In genetically controlled sexual systems, male and female sex is determined either by defined chromosomal regions or by whole sex chromosomes.

The structure, function and evolution of a number of these Sex Determining Regions (SDRs) have been extensively studied in certain animals, plants and fungi, but little information is available on other eukaryotic lineages – living organisms whose cells have a nucleus.

The brown alga Ectocarpus is particularly interesting as it possesses an extremely primitive sexual system with minimal differences between male and female individuals. In addition, in Ectocarpus sex is determined during the gametophyte stage (generation of the life cycle that produces the plant’s gametes), a feature that has important repercussions for SDR evolution.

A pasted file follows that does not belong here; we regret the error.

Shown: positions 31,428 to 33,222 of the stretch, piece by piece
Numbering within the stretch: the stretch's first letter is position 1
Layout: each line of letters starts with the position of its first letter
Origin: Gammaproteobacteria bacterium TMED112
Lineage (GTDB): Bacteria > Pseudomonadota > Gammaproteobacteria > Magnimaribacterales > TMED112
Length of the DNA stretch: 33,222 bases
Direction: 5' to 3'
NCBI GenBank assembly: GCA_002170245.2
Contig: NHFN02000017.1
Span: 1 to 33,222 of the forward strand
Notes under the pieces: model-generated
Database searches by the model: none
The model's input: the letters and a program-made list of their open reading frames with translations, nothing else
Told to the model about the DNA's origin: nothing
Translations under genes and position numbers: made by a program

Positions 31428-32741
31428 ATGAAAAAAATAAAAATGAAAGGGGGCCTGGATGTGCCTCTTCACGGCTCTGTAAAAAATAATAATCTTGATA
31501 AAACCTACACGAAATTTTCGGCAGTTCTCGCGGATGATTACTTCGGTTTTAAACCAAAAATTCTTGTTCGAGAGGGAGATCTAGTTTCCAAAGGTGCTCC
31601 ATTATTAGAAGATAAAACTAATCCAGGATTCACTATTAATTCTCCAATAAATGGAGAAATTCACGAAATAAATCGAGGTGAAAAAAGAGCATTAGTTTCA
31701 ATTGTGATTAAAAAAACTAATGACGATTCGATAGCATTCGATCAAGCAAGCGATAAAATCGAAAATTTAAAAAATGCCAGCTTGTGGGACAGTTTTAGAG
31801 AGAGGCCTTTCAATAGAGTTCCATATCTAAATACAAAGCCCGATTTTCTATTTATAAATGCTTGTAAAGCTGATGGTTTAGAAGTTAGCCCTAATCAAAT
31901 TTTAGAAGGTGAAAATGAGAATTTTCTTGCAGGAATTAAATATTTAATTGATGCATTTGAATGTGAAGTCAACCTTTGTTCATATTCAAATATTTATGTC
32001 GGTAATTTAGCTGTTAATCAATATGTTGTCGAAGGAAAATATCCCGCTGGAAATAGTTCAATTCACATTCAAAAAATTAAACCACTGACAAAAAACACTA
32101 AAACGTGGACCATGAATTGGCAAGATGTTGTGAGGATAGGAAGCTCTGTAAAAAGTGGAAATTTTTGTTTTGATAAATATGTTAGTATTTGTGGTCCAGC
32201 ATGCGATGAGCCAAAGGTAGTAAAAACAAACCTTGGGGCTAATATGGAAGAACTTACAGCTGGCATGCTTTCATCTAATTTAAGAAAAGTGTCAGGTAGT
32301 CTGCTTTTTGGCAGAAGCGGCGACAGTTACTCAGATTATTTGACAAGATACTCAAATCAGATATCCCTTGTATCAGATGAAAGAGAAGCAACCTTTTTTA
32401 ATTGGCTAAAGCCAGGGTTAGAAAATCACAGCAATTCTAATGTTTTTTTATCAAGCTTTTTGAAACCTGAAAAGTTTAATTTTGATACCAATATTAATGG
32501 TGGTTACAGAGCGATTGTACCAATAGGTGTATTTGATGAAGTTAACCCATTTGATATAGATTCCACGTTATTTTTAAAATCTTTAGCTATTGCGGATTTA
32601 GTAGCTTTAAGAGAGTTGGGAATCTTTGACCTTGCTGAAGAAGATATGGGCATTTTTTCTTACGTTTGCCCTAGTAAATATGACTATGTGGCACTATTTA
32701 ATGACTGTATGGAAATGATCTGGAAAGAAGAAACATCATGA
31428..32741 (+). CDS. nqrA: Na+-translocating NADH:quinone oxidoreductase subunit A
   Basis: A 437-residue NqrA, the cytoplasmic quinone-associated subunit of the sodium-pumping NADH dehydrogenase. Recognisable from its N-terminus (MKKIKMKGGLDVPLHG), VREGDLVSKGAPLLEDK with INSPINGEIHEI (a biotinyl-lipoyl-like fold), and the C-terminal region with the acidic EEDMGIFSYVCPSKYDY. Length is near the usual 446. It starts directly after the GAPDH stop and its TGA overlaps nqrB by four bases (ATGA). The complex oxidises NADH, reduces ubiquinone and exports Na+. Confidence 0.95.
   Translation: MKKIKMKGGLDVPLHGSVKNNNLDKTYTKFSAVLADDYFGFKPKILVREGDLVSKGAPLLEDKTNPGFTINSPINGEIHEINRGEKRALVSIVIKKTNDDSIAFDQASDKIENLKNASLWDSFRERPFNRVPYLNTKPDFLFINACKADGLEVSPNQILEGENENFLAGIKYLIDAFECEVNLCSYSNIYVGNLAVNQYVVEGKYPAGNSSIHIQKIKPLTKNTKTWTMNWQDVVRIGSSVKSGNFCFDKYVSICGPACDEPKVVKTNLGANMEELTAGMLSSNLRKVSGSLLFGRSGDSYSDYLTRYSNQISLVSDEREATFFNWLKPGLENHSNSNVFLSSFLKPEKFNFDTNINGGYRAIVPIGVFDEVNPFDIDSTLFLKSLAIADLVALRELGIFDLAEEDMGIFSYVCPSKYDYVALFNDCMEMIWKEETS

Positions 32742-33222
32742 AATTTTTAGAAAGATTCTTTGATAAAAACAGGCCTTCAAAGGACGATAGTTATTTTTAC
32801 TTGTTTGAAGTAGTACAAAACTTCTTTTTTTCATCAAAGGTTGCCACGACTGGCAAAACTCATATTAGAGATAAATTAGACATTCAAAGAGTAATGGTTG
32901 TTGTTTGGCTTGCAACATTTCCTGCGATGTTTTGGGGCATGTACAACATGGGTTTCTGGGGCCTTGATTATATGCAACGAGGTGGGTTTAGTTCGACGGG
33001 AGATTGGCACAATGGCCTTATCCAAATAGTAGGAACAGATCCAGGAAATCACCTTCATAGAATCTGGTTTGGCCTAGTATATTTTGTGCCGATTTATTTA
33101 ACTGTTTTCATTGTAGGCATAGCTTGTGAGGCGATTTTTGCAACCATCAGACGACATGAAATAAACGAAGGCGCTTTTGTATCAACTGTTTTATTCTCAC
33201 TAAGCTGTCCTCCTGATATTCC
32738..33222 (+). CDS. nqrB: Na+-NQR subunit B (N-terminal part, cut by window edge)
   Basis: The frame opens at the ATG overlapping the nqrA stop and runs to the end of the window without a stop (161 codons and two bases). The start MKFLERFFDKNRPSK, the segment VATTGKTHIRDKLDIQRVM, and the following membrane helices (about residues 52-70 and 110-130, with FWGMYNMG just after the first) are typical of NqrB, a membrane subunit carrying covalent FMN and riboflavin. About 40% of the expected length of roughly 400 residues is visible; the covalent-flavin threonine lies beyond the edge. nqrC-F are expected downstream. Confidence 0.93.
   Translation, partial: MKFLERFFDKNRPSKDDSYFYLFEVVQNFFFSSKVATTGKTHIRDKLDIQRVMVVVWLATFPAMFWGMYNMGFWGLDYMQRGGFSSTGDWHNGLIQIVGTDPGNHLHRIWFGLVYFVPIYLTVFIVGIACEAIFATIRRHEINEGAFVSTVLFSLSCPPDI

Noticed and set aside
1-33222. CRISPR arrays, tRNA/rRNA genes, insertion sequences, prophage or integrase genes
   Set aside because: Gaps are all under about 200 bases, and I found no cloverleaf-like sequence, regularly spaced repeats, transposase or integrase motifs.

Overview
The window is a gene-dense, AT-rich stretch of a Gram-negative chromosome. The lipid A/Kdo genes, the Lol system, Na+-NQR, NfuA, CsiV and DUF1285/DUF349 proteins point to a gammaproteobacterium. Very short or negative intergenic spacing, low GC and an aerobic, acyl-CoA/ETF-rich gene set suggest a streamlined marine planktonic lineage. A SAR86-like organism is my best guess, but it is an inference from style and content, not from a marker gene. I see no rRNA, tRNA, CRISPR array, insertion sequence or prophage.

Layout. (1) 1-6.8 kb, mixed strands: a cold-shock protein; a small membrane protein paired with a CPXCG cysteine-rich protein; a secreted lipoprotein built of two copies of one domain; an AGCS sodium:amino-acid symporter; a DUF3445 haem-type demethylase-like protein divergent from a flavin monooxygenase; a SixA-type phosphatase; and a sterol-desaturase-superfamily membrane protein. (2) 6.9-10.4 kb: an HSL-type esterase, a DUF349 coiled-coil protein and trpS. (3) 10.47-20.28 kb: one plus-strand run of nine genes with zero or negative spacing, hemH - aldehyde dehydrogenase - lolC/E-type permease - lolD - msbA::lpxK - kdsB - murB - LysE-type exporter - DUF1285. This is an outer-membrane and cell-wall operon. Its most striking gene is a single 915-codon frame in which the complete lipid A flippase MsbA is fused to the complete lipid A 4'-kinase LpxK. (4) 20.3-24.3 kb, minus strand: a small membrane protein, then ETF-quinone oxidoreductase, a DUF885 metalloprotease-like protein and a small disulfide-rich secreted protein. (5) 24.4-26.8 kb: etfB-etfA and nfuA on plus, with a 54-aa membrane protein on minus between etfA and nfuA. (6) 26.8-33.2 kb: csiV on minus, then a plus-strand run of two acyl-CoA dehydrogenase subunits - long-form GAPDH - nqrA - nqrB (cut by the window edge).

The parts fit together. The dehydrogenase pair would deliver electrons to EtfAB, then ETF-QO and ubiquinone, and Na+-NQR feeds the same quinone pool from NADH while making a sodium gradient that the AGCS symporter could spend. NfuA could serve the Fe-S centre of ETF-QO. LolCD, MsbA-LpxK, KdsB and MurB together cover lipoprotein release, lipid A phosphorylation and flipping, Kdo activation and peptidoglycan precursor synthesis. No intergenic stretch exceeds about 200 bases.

The SDR has recently been identified in the Ectocarpus genome and the objective of the SEXSEAWEED project is to study the history of how this chromosomal region has evolved and to understand how the locus – that is the precise and invariable physical positioning on a chromosome where a gene is located – controls sexual differentiation.

The project will enable important progress to be made in understanding both the evolution of sexual systems in general and the evolution of the SDR in particular.

In a broader sense, the data generated on the project will enhance our knowledge of the biology of sexual chromosomes.

Research center
  • - Laboratoire Végétaux Marins et Biomolécules (UMR 7139 CNRS-Université de Paris VI), Roscoff  [Project Developer]
- Agence Nationale de la Recherche
Overall budget
931 K€